On Friday night, University of California, Santa Barbara student Elliot Rodger went on a drive-by shooting rampage in a neighborhood near his school, killing six people and wounding seven others. He was soon found dead in his crashed BMW, either from a self-inflicted gunshot wound or one he sustained during an earlier shootout with the police. On Saturday afternoon, a lawyer for Rodger’s father, The Hunger Games assistant director Peter Rodger, released a statement confirming that that the 22-year-old was responsible for the shooting and extending condolences to the victims’ families. Attorney Alan Shifman also revealed that the Rodger family had called the police a few weeks ago to express concern about videos on Elliot’s YouTube channel “regarding suicide and the killing of people.”
Shifman added that the police interviewed Rodger. While they noted that the young man “didn’t have a lot of friends” or a girlfriend, they supposedly found him to be a “perfectly polite, kind and wonderful human.” The aforementioned videos — a number of which Rodger posted to a YouTube channel in the last week or so — tell a more complicated story.
The most recent and upsetting clip has already been taken down (though you can see it here.) In that video, Rodger promises a “day of retribution” for his “existence of loneliness, rejection, and unfulfilled desires, all because girls have never been attracted to me.” “I’ll take great pleasure in slaughtering all of you,” he says later. “If I can’t have you girls, I will destroy you.” Rodger’s other videos follow the same themes — loneliness, isolation, anger, and misogyny. Though Rodger was clearly suffering from mental illness, his rage at women for rejecting him is still profoundly disturbing, especially because his language (including the use of the term “alpha male”) and YouTube subscriptions seem to show that his warped perspective was influenced by the pick-up artist and men’s rights communities.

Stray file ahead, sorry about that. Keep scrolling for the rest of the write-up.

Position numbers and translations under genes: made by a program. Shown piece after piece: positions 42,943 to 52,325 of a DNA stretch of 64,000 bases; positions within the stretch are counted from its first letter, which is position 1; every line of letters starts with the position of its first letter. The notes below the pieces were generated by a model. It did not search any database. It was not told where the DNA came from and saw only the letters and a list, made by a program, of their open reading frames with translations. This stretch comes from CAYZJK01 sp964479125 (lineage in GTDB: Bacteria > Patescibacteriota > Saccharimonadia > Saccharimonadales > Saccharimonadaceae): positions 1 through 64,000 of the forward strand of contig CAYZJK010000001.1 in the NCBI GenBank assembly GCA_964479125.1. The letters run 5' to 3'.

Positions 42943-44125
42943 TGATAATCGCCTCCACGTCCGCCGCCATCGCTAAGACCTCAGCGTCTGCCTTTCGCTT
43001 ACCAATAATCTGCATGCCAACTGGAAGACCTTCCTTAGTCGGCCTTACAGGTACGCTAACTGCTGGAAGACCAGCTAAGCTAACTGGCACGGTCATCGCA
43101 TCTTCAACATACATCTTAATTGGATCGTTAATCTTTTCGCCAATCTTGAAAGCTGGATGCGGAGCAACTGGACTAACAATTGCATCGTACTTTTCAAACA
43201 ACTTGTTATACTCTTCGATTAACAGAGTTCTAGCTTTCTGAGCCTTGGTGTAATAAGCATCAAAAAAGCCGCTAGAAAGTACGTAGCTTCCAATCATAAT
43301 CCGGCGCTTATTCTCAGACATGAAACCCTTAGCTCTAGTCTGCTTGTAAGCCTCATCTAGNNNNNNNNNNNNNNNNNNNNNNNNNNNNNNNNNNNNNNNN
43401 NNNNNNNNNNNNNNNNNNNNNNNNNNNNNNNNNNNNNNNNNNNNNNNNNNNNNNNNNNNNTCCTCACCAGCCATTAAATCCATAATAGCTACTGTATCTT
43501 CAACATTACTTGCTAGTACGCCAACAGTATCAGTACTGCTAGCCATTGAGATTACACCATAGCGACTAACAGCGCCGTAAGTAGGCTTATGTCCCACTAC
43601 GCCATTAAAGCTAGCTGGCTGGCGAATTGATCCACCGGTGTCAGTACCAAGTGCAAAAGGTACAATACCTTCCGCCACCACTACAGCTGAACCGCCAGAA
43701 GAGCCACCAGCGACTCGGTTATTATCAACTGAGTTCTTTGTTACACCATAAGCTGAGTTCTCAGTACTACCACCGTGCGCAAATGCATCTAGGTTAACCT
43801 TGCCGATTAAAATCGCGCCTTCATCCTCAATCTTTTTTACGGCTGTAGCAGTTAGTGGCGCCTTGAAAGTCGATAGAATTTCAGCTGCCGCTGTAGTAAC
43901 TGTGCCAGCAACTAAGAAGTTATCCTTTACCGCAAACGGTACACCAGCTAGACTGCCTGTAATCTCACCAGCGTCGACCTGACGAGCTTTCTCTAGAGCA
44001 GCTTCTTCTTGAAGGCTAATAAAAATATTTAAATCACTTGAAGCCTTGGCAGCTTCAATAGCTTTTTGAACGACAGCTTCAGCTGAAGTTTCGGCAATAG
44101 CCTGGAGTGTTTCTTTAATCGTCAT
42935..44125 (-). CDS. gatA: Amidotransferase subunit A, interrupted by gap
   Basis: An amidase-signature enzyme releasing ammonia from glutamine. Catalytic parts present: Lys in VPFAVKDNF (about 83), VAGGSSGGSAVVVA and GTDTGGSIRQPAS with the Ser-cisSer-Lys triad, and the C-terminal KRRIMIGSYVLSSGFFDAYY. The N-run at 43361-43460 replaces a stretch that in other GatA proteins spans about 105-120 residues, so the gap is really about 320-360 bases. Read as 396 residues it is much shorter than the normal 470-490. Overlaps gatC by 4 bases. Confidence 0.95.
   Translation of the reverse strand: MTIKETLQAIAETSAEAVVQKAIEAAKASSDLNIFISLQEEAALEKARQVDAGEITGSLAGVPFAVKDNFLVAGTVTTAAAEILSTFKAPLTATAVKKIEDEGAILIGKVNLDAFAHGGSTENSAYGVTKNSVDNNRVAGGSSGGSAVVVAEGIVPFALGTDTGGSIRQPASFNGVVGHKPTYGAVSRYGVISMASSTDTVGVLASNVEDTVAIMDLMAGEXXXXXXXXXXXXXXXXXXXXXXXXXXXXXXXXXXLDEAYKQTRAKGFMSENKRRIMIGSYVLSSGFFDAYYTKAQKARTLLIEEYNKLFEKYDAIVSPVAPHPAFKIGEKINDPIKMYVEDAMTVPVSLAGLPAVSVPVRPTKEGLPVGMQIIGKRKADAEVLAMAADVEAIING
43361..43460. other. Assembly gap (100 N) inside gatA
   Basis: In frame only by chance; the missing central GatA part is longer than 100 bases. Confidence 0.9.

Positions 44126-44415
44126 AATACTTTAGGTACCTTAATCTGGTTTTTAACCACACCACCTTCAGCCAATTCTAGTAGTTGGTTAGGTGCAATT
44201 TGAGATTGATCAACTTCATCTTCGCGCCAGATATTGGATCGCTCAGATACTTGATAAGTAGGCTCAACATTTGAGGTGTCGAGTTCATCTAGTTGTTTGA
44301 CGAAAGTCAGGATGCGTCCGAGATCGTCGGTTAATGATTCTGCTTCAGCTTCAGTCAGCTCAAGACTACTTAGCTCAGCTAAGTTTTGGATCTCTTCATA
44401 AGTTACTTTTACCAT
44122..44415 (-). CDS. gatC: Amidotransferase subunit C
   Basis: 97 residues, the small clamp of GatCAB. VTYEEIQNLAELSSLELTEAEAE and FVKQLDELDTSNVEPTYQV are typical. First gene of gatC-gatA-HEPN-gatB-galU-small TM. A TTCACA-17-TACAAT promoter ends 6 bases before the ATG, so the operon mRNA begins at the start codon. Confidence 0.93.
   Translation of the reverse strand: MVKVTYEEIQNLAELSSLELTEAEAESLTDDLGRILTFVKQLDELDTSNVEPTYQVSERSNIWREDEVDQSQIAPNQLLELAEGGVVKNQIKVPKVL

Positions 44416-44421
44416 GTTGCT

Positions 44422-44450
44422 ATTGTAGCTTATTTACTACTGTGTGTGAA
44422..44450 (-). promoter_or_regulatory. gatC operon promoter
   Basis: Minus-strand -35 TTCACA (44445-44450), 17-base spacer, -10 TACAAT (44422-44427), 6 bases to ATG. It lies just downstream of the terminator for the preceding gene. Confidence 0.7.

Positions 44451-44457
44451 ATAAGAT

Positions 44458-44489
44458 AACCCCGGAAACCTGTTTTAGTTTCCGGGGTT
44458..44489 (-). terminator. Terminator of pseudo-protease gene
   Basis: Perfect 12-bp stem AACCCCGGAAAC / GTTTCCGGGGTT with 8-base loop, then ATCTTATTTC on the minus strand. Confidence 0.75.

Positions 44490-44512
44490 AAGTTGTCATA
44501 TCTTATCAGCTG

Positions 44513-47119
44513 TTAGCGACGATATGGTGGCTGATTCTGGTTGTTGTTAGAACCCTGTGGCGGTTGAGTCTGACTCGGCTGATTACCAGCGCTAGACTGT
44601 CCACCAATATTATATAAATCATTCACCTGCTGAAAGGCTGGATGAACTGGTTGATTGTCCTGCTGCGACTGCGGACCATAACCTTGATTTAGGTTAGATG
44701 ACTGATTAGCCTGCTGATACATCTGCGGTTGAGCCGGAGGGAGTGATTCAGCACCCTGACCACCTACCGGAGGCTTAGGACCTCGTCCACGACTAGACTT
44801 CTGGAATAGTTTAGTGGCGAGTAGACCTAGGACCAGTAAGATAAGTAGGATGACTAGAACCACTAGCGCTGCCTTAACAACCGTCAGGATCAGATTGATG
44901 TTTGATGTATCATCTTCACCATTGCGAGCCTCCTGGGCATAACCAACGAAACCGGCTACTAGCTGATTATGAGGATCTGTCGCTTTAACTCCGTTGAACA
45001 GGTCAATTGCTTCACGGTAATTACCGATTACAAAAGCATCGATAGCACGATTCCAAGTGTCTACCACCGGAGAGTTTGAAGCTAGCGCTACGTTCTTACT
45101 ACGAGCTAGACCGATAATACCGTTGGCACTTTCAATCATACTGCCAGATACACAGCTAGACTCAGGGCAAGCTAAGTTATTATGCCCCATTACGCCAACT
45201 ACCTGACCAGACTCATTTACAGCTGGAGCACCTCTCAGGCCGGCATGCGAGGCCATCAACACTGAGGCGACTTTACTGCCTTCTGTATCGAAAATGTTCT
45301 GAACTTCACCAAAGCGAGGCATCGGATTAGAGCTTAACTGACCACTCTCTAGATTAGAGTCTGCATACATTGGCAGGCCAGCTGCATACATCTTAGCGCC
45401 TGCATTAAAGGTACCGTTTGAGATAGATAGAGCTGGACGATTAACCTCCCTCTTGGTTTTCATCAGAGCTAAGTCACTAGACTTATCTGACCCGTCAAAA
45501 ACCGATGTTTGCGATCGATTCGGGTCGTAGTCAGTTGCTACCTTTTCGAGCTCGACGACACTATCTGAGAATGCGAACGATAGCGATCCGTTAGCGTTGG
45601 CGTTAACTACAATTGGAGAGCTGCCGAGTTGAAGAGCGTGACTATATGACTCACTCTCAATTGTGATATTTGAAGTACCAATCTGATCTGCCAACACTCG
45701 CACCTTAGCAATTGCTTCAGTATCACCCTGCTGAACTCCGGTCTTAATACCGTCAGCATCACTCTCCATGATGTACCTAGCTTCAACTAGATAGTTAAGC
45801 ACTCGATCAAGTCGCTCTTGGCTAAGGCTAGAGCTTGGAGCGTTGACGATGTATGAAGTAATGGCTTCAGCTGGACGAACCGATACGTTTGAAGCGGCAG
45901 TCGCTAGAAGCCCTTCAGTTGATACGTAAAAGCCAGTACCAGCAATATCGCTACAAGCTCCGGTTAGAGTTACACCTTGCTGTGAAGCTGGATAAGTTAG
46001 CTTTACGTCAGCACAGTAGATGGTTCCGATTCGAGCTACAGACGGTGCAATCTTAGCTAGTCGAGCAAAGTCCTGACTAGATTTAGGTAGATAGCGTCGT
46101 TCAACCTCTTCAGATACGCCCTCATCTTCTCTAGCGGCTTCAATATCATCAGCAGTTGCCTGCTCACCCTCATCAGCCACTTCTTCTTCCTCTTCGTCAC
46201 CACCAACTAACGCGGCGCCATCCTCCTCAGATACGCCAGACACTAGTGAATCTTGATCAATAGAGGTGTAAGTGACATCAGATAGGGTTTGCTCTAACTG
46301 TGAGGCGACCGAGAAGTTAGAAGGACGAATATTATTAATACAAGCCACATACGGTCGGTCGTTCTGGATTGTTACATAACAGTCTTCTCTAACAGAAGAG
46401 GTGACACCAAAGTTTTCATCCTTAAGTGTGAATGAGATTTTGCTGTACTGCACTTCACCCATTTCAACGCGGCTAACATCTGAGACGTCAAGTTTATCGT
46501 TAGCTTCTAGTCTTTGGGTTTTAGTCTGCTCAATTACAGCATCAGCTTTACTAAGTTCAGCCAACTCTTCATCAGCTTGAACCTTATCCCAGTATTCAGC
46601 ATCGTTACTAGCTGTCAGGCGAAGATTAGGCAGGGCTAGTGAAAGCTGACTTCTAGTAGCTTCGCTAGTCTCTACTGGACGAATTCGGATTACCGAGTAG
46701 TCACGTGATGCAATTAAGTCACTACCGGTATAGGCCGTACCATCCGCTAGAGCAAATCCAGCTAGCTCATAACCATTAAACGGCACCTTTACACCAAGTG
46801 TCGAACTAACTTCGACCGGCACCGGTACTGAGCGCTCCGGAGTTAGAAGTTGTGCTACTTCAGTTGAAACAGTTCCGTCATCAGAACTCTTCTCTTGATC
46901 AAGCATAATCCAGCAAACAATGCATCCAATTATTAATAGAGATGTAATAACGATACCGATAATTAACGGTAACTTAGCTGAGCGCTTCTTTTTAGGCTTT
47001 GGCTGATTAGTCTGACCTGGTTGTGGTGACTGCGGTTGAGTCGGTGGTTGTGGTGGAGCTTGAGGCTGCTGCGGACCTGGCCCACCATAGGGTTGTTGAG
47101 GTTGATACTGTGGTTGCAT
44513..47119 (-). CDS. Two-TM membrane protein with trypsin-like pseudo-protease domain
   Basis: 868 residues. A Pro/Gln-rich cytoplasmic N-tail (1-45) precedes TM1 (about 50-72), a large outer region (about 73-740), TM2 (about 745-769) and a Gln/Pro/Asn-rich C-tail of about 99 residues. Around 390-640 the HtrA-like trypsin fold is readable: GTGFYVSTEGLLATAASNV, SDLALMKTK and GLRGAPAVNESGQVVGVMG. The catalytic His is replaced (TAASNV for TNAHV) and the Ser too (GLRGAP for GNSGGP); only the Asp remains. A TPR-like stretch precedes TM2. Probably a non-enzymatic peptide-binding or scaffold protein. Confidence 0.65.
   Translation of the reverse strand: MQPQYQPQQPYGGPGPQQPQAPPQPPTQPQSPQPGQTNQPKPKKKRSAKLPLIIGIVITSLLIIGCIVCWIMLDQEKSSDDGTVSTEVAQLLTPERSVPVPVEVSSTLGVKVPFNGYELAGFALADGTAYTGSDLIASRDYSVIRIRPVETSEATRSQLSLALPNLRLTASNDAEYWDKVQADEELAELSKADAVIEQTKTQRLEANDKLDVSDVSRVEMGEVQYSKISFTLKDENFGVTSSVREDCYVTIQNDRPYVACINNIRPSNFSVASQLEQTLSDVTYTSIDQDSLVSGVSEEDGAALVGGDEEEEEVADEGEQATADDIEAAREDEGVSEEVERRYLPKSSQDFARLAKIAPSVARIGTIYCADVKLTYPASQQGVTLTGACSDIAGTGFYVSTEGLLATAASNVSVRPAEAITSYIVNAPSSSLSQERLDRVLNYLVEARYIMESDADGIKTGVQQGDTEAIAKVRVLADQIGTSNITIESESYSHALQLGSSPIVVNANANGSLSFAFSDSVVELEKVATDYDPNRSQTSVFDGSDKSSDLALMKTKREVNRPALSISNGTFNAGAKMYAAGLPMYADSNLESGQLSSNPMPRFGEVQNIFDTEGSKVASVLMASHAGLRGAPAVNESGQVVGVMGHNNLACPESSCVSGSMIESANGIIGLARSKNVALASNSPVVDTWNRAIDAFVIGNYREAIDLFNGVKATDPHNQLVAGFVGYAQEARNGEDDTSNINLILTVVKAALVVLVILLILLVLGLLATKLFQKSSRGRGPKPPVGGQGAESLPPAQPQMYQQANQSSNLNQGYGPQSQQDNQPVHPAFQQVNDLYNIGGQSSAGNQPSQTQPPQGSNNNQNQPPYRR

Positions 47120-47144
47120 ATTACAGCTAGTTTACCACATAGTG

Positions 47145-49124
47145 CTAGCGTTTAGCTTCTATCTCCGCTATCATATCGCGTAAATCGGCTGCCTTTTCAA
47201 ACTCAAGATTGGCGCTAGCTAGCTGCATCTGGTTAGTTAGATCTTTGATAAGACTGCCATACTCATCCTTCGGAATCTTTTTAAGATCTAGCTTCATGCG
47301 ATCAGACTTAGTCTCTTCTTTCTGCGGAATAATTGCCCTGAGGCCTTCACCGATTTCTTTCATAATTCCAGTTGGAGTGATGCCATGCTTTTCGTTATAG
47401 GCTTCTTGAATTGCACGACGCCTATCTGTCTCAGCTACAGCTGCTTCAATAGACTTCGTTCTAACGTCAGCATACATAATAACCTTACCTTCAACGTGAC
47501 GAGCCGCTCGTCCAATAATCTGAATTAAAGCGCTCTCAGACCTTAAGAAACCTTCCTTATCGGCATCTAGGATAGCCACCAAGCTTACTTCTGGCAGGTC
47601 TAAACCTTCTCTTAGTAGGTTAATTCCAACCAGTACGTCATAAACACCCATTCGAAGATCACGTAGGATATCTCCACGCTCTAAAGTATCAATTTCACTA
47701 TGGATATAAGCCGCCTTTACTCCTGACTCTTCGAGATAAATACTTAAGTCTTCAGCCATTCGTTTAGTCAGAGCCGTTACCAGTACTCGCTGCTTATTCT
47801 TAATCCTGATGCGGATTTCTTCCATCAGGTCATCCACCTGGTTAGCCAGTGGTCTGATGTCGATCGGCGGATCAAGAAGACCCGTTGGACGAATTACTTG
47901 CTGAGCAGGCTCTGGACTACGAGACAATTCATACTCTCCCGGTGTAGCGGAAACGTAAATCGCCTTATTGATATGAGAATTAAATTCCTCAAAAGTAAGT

Here, Rodger visits a golf course and says, “This world is such a beautiful place. It’s such a tragedy that I had to live such a pathetic life in it, all because of the cruelty of humanity and women.”
In this video, Rodger sits on the balcony at his father’s house and listens to kids playing. “When you’re a kid you don’t have to worry about things like being attractive or how many girls like you. No one has unfair advantages,” he says. “Then, when you hit puberty, your life either becomes heaven on earth or a living hell. It all depends on how many girls like you, or if girls like you at all. My life turned into a living hell. No girls like me, and I hate them all for it.”
“I don’t know why you girls are so repulsed by me. I do everything I can to appear attractive to you. I dress nice, I am sophisticated, I am magnificent. I have a nice car, a BMW … I am polite. I am the ultimate gentleman. And yet, you girls never give me a chance. I don’t know why,” Rodger says while standing outside. “I feel so invisible as I walk through my college. Your revealing shorts, your cascading blonde hair, your pretty faces. I want one for a girlfriend … I deserve girls much more than all those slobs.”
The rest of Rodger’s videos are here.